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Topic: Uneven respone to interrupt command (Read 1 time) previous topic - next topic


sinusoidal signal is coming from a inductive trigger "looking" to the flywheel

I calculated this delay AFTER the ignite to reduce any unforeseeable time delay.


I calculated this delay AFTER the ignite

Then the processor has nothing better to do so poll the trigger input (much faster than interrupts) and do two loops to time the delay and pulse width.

Rob Gray aka the GRAYnomad www.robgray.com

Udo Klein

@soulid: I understand your point that you want consistent responses. However you will always pick up some jitter, for example while digitizing the analog signal. What I am aiming at: what is the maximum RPM of you engine and what angular resolution do you really need.

Example: suppose max RPM = 12000 RPM and angular resolution ~ 1°. Then resolution in clock cycles = 16 000 000 * 60 / (12 000 * 360) = 222 ticks (or 13 microseconds). --> You better be precise to ~5 microseconds.

With regard to consistent responses. Turn of all interrupts the Arduino provides by default. Then switch on only what you ***really*** need. Actually as it was already proposed you can do this without any interrupts at all.

However since you need to do some other stuff at the same time this might not be an option. I can think of several solutions:

1) Disable all other interrupts but the interrupt for the signal you want to delay. Process the delay in your interrupt routine and then go back to the main program. It follows that you main program must not rely on any timing functions and must not lock interrupts for more than say << 10 microseconds

2) Same as above but instead of a delay enable an additional interrupt in the timer code and set up a timer interrupt for the ouput.

3) Same as (1) but instead of generating the output in software use the PWM hardware to generate just this single pulse. Take care to disable the PWM early enough.

There are some mandatory actions here:
a) Read the datasheet on interrupts, especially timer interrupts.
b) Analyze the Arduino interrupt setup code (not to much and not to hard to understand). Do not forget the interrupts caused by communications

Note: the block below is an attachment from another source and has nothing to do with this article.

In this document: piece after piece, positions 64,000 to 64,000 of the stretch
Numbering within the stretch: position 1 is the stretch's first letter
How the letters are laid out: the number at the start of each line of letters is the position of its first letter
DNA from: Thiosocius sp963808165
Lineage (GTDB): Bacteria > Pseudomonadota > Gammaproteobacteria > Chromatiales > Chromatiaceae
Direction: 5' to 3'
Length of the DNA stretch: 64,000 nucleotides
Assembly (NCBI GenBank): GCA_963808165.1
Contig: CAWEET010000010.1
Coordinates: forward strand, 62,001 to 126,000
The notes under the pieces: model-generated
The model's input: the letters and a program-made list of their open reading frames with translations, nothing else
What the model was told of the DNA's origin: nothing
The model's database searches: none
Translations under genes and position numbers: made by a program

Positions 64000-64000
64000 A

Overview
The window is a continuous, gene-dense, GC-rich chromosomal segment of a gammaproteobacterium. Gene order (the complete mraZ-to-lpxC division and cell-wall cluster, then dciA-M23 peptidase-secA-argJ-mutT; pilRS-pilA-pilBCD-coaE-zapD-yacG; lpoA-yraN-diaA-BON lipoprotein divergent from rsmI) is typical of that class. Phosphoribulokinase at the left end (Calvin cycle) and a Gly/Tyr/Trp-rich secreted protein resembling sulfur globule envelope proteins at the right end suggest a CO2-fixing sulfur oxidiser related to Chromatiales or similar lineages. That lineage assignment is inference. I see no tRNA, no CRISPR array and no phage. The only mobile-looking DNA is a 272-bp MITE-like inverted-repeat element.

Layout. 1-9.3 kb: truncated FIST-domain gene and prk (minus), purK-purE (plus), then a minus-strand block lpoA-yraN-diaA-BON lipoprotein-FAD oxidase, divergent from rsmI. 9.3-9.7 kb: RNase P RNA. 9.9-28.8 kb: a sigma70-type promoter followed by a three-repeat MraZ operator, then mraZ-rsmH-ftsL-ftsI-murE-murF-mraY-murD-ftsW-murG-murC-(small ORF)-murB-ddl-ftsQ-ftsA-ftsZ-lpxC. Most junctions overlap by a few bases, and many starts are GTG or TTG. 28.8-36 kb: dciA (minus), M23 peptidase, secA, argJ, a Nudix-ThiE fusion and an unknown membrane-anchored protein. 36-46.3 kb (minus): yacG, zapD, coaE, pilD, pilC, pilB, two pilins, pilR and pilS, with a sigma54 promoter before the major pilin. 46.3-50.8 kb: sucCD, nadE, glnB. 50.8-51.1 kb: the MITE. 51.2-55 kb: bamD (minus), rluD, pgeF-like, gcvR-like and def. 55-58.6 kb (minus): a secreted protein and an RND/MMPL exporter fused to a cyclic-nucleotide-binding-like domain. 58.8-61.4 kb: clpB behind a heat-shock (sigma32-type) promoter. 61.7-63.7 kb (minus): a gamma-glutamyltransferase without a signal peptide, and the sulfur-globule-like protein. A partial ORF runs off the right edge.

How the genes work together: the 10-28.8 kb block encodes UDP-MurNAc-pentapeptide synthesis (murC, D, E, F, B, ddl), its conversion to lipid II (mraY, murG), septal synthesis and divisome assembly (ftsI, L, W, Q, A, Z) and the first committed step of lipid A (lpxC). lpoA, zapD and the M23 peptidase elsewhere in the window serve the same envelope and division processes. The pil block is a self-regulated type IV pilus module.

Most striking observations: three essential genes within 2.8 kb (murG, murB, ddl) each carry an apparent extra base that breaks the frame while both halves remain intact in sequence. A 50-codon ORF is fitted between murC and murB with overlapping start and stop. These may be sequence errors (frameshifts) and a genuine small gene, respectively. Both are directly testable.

c) Analyze the LCD libraries if it has anything timing critical that might block interrupts.
Check out my experiments http://blog.blinkenlight.net


However you will always pick up some jitter,

He could always use an LPC ARM, they can be set to have jitter-free interrupts :)

At 12000RPM he has 5mS between pulses and the pulses don't look to be very long so most of that time is spent waiting for the next pulse or, writing to an LCD or calculating a pulse width.

LCDs are slow but I think if the data for it is put in a ring buffer and for example one byte sent every in inter-pulse period that shouldn't get in the way.

I'm thinking pseudo code like this

loop {
  wait for trigger
  do pulse
  calc value
  write stuff to LCD ring buffer if necessary
  read a byte from ring buffer and send to LCD

No interrupts required (and disable any default interrupts) and "wait for trigger" is a tight polling loop.

Rob Gray aka the GRAYnomad www.robgray.com


That does not work for me. Think about:

1) Analog read with a prescaler set to 16: 104 microseconds (and I have two of them)
2) LCD write with 4bit: takes more than 20 microseconds as well

Both single functoins are far to slow to "wait" for the trigger

What I did was the following

Code: [Select]



function Interrupt action
put PIN13->high
jump to calculate_only_once_after_interrupt

function calculate_only_once_after_interrupt

function do-other-things
if x==8->x=1

if x=1
If the last LCD write was more than 25mS away-> write LCD
if x=2
read analog1

if x=2
read analog2


if x=8
write Pinxyz HIGH

The function do-other-things will lead to do one action out of 8 when called. That ensures proper execution of each function.

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